The role of the EPA

The Environmental Protection Authority (EPA) was established in 1971.

The Authority comprises five members appointed by the Governor on the recommendation of the Minister for Environment.

The EPA is independent, in that it is not subject to direction by the Minister, and its advice to Government is public. EPA members are not public servants.

Its operations are governed by the Environmental Protection Act 1986 which stipulates that the objective of the EPA is to: 'use its best endeavours – a) to protect the environment; and b) to prevent, control and abate pollution and environmental harm.'

The Act defines the environment as 'living things, their physical, biological and social surroundings, and interactions between all of these'.

Functions of the EPA

The functions of the EPA are broad and include:

  • conducting environmental impact assessments
  • preparing statutory policies for environmental protection
  • preparing and publishing guidelines for managing environmental impacts, and
  • providing strategic advice to the Minister for Environment.

More detail about the EPA, it’s mission and commitment can be found in its Strategic Plan.

The EPA meets to consider proposals and deal with other business each month. EPA members also travel within Western Australia to examine proposals in the field and to meet with proponents on-site. These site visits have been welcomed by proponents as an opportunity to meet with the EPA to discuss issues in a less formal setting.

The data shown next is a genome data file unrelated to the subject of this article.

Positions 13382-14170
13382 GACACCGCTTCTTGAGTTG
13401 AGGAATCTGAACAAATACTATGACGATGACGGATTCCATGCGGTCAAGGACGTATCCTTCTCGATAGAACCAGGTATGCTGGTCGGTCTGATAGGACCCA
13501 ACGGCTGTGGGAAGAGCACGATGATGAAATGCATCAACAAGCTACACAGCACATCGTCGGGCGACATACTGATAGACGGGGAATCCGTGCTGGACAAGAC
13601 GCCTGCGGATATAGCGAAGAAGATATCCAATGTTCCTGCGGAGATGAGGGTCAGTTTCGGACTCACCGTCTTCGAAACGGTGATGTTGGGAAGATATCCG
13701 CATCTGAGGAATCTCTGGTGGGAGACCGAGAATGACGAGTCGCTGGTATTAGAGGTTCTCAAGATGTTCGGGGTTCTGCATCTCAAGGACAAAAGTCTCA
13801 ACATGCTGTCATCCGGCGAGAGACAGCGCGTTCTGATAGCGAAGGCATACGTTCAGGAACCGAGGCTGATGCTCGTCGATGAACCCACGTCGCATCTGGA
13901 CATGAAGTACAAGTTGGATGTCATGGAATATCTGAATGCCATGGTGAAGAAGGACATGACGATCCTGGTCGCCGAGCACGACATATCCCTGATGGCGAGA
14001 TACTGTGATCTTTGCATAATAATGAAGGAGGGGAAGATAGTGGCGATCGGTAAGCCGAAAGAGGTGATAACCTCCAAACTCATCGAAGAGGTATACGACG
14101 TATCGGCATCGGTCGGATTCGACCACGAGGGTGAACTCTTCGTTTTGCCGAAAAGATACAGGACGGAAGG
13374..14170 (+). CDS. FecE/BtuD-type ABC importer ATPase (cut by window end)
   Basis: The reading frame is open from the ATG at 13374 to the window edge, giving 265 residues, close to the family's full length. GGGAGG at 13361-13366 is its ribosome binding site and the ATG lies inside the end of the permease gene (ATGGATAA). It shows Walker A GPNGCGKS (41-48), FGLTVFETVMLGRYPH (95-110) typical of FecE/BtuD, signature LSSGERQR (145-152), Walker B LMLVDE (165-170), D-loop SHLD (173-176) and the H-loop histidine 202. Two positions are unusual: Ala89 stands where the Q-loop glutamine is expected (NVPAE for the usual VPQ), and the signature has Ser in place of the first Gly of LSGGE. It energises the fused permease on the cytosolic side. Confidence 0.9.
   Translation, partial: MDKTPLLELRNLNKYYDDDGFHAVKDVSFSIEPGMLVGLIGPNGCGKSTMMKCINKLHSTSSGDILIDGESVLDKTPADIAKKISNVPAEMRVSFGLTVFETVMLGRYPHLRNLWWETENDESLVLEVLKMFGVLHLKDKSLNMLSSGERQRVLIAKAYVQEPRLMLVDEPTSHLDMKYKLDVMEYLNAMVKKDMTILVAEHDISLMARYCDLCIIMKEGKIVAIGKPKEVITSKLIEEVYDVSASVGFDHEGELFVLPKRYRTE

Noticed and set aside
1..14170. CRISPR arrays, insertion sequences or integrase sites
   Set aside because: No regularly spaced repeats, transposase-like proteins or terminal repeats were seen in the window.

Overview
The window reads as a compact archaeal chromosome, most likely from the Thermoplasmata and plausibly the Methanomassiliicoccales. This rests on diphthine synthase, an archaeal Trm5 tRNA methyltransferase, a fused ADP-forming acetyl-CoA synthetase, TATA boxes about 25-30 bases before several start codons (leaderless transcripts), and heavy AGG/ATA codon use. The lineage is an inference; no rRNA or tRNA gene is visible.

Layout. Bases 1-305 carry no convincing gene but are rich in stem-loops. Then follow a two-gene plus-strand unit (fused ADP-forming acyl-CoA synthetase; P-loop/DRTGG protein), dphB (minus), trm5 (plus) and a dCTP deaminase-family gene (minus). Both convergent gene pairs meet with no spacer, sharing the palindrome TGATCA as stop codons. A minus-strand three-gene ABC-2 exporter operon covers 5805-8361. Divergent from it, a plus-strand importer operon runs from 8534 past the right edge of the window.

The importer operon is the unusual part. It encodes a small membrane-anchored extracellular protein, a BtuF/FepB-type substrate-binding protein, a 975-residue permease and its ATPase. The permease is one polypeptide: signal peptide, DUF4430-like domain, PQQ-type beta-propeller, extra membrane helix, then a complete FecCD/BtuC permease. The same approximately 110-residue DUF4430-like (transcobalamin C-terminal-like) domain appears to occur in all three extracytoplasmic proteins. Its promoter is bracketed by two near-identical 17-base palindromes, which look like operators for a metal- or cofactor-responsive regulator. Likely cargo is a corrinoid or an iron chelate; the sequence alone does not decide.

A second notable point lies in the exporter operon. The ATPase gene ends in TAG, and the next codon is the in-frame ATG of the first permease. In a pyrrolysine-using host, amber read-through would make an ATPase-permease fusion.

Staff from the Department of Water and Environmental Regulation accompany the EPA. Whenever possible, EPA members take the opportunity to meet with key local stakeholders including local government, interest groups and conservation groups.

Site visits are valuable in a number of ways:

  • They give EPA members a clearer understanding of the environmental context of a proposal.
  • They provide an opportunity for the EPA to meet proponents and key stakeholders, exchange views, address environmental issues associated with their proposal, and network in an informal atmosphere.
  • They make it easier to communicate and interact with proponents and other stakeholders through subsequent telephone interaction and formal EPA meetings.
  • They result in a more informed EPA leading to better environmental advice being provided to the Minister for Environment.
  • They enhance the identity of the EPA as an Authority that provides independent advice.

The EPA also usually meets with its Stakeholder Reference Group (SRG) each quarter. The SRG provide input to the EPA on matters of policy, process and performance.